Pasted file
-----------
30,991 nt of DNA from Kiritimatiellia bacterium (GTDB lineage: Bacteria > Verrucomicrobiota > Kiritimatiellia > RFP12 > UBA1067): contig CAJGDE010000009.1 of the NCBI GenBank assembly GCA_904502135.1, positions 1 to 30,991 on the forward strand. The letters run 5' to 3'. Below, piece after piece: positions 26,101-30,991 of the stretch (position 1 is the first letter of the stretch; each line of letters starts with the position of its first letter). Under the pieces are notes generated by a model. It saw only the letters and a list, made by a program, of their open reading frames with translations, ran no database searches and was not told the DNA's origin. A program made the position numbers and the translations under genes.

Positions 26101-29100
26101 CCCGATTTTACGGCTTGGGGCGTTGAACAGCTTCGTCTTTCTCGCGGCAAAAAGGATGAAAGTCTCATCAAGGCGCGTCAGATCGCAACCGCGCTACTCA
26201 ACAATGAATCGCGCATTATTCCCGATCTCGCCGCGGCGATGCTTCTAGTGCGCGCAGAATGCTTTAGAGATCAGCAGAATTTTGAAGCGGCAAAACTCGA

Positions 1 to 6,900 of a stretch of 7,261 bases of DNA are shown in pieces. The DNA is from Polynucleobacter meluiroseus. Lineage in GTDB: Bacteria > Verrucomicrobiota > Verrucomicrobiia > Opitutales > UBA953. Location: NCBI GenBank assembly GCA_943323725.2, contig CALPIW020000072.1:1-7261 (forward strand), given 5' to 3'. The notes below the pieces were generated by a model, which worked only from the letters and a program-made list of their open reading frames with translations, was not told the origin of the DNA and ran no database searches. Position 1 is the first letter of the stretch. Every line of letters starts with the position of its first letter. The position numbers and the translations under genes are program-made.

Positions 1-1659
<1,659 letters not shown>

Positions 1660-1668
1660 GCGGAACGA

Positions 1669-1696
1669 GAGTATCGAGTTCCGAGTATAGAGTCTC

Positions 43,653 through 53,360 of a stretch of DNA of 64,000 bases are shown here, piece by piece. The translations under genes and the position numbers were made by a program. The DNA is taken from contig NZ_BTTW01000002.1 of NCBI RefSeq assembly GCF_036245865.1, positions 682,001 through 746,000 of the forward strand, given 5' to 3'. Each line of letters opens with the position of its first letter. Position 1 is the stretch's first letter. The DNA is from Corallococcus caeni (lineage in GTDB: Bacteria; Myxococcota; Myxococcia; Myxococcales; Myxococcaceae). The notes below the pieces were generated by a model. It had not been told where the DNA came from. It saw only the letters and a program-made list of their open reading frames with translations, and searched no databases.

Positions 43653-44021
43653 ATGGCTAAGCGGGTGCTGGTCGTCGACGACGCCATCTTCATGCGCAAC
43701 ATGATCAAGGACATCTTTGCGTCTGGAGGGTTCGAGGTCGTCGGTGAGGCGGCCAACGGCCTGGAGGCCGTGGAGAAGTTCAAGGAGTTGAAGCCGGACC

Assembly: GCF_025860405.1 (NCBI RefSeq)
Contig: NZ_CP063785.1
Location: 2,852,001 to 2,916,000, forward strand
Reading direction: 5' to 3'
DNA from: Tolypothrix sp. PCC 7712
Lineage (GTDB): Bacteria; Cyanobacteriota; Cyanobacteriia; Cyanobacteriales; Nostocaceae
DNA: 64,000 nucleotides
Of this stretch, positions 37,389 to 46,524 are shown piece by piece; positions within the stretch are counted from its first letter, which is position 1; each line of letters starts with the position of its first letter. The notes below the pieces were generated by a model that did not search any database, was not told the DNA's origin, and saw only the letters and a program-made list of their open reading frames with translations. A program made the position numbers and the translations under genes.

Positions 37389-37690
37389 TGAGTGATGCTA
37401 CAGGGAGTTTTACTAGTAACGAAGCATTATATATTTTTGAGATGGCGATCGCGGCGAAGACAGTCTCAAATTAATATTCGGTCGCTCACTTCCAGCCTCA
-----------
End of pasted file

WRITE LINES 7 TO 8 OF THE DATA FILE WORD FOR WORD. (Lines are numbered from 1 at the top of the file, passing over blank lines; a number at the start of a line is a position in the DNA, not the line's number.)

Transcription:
<1,659 letters not shown>

Positions 1660-1668